Do you ask for a second chance? And if you get the courage up to do just that, where do you begin? What do you even say???
To start, ask yourself if it's right for you to make first contact. Did you ask for the break? Or did the other party? If it was the other party, then the ball is in their court. You don't want to be a stalker, or worse, pathetic. But, if you asked for the break, then yes--it's totally appropriate, and frankly, just good manners. Whether you want to rekindle or not.
When you are responsible for ending a relationship, it's always good to give closure to the other party. Just let that person know how sorry you are and that you wish them the best. But if you want to rekindle, you may have some explaining to do first.
Do you start with, "I was a coward"? Not likely. Self-punishment won't help anyone. And once you've decided on a message, how do you send it? Do you call? Text? Facebook message? Email? Though brave, a phone call is also foolish. If you haven't spoken for a period of time, the other party is probably not happy with you. A call gives that individual an opportunity to vent. Which isn't necessarily a good thing if emotions are running high. You want to offer an olive branch, not open a can of worms. An email, text, or Facebook message is best for testing the relationship-waters. Leave Twitter, LinkedIn and Google+ out of this particular mix.
Okay, so you determine how you are going to send your message--now, what to say??? Here's my one-size-fits-all template. Feel free to change it up as much as you need. Just limit the details until you hear back from the recipient. You can get into it more if that person is interested in knowing more. Otherwise, you're opening doors that don't yet need to be opened.
"I got some bad advice and made the mistake of following it. But I know it was a mistake. I hope it's not an irreparable one. Because there was so much more potential to explore. Can we please talk? (I'm ready to put my cards on the table.)"
What the above says is that you recognize your accountability for the change in the relationship and want to make it right. This is a good start to getting your second chance. The bit about putting your cards on the table is optional, depending on the relationship.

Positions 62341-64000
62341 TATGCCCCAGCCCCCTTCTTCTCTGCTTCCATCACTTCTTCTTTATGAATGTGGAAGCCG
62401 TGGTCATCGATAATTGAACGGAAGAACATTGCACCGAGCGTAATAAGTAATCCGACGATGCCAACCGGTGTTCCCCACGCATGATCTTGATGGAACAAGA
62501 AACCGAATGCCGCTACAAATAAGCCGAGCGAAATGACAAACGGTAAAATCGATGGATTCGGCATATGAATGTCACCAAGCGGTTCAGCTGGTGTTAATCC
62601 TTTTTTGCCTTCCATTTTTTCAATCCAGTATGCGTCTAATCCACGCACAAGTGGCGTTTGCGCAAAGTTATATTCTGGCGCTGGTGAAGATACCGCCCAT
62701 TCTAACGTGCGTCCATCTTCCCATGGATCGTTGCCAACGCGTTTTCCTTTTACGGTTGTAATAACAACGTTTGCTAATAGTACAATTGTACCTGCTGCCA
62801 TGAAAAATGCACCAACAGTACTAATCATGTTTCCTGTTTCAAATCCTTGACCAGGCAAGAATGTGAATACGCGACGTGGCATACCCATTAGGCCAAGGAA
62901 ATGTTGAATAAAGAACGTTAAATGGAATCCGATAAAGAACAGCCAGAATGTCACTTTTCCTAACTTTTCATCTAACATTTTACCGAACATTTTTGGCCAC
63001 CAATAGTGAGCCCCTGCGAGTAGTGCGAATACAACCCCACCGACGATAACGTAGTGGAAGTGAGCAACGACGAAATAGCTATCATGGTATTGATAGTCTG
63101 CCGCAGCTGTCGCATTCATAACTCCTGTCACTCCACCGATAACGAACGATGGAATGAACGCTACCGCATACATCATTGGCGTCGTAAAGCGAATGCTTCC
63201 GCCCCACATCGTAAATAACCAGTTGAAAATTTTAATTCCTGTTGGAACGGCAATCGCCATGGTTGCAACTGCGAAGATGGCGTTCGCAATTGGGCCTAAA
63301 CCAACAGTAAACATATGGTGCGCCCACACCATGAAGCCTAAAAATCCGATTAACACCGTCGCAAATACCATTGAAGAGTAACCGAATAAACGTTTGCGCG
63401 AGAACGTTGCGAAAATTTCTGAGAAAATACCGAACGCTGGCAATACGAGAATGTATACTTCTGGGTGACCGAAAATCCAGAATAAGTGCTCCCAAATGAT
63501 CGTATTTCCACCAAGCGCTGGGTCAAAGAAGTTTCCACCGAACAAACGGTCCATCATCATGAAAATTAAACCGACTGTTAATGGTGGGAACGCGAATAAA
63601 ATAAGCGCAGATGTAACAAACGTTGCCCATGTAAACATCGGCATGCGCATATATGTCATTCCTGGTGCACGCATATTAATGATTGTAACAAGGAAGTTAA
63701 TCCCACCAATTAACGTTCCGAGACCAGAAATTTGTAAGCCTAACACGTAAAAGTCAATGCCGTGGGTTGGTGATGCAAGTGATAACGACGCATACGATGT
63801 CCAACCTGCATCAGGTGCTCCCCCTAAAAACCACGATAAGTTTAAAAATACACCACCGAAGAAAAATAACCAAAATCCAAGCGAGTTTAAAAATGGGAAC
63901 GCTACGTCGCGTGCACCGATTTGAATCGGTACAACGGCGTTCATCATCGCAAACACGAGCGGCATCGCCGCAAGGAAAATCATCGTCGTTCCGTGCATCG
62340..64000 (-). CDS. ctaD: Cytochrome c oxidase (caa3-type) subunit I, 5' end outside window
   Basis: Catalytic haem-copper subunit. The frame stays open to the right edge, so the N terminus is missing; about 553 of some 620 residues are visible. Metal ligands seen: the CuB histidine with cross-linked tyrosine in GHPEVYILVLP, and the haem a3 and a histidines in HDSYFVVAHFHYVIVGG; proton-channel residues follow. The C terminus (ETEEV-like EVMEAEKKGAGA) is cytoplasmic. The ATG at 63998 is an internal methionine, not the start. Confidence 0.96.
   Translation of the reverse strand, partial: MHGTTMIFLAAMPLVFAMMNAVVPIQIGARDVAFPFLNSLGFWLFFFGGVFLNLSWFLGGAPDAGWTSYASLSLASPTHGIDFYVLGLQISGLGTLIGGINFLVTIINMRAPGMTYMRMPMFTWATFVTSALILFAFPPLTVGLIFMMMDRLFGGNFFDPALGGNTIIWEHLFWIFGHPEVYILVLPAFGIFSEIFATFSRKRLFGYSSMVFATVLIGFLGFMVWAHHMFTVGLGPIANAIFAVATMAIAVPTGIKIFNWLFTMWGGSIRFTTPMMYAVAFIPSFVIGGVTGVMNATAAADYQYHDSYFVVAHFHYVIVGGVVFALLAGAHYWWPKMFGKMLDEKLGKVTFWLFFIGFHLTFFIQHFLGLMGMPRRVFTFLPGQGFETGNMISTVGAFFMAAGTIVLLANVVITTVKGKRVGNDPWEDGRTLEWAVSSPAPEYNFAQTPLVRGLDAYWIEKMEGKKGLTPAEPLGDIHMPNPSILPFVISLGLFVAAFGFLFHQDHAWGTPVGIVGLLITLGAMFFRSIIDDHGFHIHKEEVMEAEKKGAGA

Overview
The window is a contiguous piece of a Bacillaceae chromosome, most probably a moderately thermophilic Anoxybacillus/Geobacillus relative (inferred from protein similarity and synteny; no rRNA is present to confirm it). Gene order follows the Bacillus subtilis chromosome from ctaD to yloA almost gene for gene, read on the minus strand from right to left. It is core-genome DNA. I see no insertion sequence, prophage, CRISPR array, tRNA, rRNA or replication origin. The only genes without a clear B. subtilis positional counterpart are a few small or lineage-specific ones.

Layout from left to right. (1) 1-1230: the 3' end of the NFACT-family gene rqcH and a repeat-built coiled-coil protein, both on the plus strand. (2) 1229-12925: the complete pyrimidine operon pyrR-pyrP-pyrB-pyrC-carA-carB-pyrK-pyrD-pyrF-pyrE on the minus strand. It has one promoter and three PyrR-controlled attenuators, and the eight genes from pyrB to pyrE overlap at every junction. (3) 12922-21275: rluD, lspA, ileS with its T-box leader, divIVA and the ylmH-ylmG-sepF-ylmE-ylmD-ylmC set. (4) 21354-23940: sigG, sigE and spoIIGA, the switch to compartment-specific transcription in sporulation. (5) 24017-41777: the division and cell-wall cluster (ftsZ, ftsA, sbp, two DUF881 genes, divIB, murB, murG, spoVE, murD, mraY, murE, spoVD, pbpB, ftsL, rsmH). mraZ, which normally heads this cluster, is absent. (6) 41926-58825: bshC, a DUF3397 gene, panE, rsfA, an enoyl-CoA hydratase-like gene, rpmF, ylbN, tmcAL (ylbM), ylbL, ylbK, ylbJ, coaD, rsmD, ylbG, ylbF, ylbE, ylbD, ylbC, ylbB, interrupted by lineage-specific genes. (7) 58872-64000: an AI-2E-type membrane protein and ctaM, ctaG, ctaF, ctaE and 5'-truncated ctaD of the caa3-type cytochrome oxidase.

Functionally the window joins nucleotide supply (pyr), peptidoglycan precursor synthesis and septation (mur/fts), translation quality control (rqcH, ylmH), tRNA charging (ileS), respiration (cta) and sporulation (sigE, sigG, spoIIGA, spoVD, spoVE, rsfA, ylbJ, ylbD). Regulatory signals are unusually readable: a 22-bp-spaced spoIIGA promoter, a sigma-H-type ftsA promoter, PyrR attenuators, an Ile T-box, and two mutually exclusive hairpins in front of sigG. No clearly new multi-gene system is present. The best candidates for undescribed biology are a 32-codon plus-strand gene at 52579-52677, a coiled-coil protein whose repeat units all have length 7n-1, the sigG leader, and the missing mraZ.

Why refer to bad advice? No matter why you ended the relationship, you probably talked to at least one person about it before initiating the break-up. That person, if a friend or relative, supported your decision by reinforcing it. Yes, it's true--people will tell you what you want to hear. That's not news. When you ask for love-advice from people who know you, that's what will happen. You won't get objective feedback, and somewhere inside, you knew that when seeking the advice to begin with. That's the mistake. Looking for justification for your decisions. But those people don't have to live with the consequences. So, in reality, their opinion has very little weight.
Expect the response to be anything from "Fuck you" to "What took you so long?" to both. Don't be surprised if, at first, you hear nothing. Give it a few days. If you don't hear after a week, you can forward your previous response with a brief, "Not sure you got this. If you did and aren't interested in talking, I understand, but wanted to make sure you received my message." That basically translates as a good faith gesture--a good thing. If you still don't hear back, know you did everything in your power to reconnect. But what about sending flowers, or something like a balloon-a-gram? Or maybe surprising her/him at work/home/gym? If you ended things and haven't spoken in over a month, your someone special may have moved on. Sending flowers or balloons or surprising them at home, work, or the gym is not only overkill, it's creepy. Be patient. Even if you don't hear back right away, you've opened a closed door. Opportunity is bound to appear.
With any luck, your olive branch will be accepted. If you get a positive response to your initial message--don't get pushy--take it slow. Ask to meet for lunch or coffee. Avoid dinner--it's too much like a date and may send the wrong message. When you do meet, be sure to give a brief hug to that person if amenable; it will reinforce that you care without appearing too clingy. Keep that first meeting to under two hours. And even if you both want to kick things up a notch, don't be tempted by the draw of intimacy. In other words, no fucking! This is a second chance. You want things to be different. Rushing it always makes a mess (I have some experience there, unfortunately). Before you end, ask if you can call or text in the next day or two. And actually follow up. Express the desire to see them again. Hopefully, your connection will be even stronger than it was before the break-up. Because now, you'll each appreciate the other all the more.
Remember, #LOVE always wins. So if you're considering asking for a second chance--go for it! You have nothing to lose, and everything to gain....